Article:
Are the pressures on the NHS affecting our health?
A topic that’s so often in the headlines, the management of the NHS by our government, the apparent lack of funding, the seemingly never ending pile of problems with our beloved national health service leads many of us to despair. No matter where you sit politically, most of us want to preserve our national treasure, which so constantly seems to be coming under threat.
Recent findings though seem to show that this concern for resources is bleeding over into our own health. A study by UK solicitors Your Legal Friend has shown that 80% of people would wait up to one month before chasing up an expected follow up appointment with their healthcare provider.
Even more so than that, 9% said they would wait until they were contacted; potentially falling victim to clerical errors or human mistakes that lead to healthcare providers failing to call patients in for follow ups.
Why will people wait so long? It’s possible that it’s linked to the 86% of brits admitting their awareness of the pressured that are being publicised about the NHS, these pressures are things like budget cuts or lack of investment. Over a quarter of those surveyed also stated that they wouldn’t complain in they received a substandard level of care from their healthcare provider.
Could it be a generational gap? Of those surveyed, 46% of those aged between 16 and 24 stated that they would be ‘impatient’ if staff pressures were to result in a substandard level of care for themselves of their family member, whereas the over 55s had just 35% who agreed.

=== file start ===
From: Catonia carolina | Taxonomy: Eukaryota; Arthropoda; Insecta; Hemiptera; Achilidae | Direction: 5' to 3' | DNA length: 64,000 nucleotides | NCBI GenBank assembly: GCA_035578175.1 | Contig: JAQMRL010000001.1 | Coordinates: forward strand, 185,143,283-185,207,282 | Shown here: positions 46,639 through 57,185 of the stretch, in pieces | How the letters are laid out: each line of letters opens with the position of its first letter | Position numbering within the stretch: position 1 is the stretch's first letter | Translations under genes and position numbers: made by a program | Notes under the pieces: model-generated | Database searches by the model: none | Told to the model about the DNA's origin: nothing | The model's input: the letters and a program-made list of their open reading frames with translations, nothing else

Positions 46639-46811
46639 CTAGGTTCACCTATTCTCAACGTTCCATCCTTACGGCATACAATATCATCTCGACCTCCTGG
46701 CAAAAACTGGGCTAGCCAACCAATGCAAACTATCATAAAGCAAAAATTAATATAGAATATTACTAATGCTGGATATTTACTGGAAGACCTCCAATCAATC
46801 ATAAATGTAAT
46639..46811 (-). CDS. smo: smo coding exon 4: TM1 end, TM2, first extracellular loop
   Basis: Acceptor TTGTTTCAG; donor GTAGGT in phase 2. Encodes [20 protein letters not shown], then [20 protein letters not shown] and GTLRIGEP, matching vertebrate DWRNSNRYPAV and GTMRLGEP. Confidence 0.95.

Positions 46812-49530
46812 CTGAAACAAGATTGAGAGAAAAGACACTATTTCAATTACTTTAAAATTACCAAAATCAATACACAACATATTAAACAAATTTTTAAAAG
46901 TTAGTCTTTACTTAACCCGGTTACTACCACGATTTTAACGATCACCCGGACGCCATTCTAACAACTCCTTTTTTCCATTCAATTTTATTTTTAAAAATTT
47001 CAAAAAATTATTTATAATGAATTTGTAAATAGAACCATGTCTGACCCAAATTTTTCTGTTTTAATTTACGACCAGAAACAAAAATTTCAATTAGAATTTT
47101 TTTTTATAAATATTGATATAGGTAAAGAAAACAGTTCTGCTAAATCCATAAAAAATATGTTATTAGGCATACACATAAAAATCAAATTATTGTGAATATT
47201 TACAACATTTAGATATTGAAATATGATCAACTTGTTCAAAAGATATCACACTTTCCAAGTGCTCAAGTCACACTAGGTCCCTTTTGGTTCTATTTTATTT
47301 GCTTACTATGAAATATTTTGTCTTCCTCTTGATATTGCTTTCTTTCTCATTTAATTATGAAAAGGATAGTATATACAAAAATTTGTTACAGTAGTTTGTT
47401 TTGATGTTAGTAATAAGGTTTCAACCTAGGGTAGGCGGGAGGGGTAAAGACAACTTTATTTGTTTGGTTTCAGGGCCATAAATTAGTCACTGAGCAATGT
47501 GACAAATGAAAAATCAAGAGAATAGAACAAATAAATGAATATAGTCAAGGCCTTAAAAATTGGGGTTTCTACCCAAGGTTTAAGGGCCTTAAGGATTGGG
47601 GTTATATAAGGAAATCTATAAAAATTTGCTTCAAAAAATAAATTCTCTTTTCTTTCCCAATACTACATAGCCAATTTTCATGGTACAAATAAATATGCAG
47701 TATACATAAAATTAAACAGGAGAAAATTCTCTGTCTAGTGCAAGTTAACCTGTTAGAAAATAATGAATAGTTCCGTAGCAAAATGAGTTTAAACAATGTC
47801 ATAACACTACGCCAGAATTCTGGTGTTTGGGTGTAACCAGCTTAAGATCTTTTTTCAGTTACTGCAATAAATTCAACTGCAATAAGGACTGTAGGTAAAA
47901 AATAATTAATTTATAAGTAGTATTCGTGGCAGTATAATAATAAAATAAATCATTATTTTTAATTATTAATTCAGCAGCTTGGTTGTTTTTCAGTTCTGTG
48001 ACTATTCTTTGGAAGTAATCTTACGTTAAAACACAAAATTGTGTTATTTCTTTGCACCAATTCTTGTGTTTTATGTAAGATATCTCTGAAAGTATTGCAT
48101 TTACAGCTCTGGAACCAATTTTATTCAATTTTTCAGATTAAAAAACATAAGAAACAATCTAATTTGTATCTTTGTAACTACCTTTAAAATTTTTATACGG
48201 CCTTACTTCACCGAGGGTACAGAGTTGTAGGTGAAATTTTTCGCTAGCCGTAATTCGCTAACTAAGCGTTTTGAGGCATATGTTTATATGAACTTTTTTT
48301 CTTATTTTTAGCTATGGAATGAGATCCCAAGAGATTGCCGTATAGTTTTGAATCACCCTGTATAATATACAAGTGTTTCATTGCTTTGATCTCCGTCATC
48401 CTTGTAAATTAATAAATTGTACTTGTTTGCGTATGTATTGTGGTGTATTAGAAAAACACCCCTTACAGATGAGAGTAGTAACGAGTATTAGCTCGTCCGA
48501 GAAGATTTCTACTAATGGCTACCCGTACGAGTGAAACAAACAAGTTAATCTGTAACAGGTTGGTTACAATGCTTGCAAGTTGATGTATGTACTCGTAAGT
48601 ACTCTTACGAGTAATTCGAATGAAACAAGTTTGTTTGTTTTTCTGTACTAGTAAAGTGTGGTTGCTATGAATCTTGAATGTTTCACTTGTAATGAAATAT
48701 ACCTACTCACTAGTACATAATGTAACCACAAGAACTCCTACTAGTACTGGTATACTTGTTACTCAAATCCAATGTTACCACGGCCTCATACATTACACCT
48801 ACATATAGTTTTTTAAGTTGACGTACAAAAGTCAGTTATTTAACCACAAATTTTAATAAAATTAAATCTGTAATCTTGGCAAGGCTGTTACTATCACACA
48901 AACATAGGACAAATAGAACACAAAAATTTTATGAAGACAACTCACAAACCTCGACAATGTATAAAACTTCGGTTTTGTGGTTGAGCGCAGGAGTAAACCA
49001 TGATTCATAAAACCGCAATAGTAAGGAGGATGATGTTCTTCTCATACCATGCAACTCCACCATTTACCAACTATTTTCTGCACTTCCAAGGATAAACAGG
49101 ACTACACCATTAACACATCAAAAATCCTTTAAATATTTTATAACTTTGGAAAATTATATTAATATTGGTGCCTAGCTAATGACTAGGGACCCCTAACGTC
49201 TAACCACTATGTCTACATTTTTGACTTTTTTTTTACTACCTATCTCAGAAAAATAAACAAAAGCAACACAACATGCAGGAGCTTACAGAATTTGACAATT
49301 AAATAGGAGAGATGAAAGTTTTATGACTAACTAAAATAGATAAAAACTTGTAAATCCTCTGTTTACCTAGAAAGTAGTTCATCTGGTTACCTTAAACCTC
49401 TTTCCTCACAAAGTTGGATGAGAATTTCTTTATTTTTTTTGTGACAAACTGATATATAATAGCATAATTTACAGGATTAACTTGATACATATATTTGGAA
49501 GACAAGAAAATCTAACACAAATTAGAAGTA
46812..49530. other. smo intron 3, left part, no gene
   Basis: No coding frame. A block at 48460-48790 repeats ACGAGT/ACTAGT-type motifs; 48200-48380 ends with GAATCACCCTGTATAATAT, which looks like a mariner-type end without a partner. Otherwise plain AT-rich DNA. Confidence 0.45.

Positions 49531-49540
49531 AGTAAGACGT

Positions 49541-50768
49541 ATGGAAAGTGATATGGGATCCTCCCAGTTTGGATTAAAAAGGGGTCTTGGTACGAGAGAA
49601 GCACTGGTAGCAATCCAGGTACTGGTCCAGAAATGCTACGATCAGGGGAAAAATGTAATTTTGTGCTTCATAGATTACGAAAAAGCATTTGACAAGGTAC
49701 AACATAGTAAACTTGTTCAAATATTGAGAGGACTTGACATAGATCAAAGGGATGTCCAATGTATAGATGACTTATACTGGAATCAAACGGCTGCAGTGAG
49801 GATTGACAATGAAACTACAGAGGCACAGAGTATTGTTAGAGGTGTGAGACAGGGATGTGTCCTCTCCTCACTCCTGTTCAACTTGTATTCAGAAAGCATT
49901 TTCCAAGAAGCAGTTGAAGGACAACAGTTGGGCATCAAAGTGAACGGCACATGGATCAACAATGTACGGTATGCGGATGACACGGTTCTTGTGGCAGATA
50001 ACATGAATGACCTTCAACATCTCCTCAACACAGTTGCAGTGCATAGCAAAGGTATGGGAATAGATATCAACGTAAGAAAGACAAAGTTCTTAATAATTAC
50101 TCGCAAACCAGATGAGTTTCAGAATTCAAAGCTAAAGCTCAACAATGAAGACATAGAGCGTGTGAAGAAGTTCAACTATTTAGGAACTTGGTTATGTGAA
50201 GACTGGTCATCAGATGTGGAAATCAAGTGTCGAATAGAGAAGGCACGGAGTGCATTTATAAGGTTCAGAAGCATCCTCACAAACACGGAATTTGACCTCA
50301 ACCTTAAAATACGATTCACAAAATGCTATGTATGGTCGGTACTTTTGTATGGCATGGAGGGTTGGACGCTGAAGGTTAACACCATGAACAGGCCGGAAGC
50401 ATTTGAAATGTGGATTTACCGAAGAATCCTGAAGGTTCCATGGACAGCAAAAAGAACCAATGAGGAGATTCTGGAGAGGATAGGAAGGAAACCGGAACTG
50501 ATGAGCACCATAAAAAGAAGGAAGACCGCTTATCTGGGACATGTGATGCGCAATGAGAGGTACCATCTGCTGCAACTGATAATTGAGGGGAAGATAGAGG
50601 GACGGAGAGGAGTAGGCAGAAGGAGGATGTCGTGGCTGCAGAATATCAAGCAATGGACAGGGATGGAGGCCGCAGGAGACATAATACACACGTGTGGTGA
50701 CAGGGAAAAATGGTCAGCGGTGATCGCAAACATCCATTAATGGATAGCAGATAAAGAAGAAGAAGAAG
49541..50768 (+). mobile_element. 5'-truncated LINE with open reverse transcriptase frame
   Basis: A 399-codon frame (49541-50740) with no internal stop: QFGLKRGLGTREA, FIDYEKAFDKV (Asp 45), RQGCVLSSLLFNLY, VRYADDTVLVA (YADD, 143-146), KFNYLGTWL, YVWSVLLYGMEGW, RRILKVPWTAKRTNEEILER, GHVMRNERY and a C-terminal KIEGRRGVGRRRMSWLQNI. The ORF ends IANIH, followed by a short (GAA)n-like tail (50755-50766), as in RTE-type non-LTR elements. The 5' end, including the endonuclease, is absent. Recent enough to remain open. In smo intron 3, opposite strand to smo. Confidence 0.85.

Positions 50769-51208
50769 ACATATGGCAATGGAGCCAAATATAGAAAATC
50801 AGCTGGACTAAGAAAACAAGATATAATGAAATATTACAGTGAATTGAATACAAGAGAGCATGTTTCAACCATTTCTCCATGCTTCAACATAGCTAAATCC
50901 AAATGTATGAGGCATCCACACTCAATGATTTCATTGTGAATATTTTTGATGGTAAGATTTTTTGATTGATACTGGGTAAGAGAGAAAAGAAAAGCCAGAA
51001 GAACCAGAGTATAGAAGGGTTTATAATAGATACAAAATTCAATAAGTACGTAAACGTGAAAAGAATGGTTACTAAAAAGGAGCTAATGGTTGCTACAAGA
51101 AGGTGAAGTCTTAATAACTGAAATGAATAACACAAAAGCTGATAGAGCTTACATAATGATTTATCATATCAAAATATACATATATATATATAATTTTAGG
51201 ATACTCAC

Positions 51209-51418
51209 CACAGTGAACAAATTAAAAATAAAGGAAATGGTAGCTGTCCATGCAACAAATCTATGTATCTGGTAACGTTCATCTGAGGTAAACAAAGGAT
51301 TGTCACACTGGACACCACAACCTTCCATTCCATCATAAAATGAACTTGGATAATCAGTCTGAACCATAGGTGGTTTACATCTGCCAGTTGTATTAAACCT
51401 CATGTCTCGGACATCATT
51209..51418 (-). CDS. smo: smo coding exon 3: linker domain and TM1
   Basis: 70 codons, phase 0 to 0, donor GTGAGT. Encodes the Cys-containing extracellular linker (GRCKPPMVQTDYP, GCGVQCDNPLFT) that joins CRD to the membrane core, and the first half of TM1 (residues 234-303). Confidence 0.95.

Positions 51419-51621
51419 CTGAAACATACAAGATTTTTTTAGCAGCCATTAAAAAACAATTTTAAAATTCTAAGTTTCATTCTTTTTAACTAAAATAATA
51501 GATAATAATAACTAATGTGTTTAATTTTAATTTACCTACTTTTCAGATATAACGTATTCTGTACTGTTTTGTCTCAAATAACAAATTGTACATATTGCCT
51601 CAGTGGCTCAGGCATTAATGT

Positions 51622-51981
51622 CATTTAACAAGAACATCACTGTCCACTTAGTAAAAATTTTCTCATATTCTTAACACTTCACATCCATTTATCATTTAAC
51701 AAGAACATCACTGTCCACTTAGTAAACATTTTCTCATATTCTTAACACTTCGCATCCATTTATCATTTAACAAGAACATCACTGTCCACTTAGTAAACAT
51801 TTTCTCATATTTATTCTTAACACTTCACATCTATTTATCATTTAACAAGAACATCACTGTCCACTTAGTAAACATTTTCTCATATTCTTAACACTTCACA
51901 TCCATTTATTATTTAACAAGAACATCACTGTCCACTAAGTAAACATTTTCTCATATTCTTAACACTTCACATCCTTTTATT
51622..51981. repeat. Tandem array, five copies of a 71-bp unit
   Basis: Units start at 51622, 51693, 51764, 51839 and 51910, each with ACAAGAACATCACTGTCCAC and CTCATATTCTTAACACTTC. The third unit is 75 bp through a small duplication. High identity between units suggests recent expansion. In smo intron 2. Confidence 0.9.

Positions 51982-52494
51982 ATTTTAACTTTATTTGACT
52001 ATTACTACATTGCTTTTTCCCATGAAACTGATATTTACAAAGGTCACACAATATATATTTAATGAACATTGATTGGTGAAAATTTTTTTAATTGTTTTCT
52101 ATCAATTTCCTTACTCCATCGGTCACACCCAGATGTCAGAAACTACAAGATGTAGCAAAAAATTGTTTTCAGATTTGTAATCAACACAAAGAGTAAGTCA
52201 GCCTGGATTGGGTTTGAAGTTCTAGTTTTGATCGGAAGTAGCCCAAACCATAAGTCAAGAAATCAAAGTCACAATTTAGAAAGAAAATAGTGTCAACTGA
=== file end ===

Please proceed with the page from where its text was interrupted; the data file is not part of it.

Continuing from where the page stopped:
With the NHS celebrating its 70th birthday this year, more eyes have been turned toward the health service than ever before. The Brexit referendum saw former foreign secretary Boris Johnson pledge £350million a week into the National Health Service, if we were to pull out of the EU (a claim which has since been shown to be ambitious at best). As public anxieties about the health service mount, will we see more people in declining health as they attempt to save our NHS?
It’s difficult to tell, but it is important that people use the NHS properly. while refraining from going to A&E for non-emergent maladies, or using the pharmacy rather than the doctors can help the NHS save some money, failing to follow up on appointments may actually cost them more in the long run, as worsened conditions, left untreated, become more difficult to treat.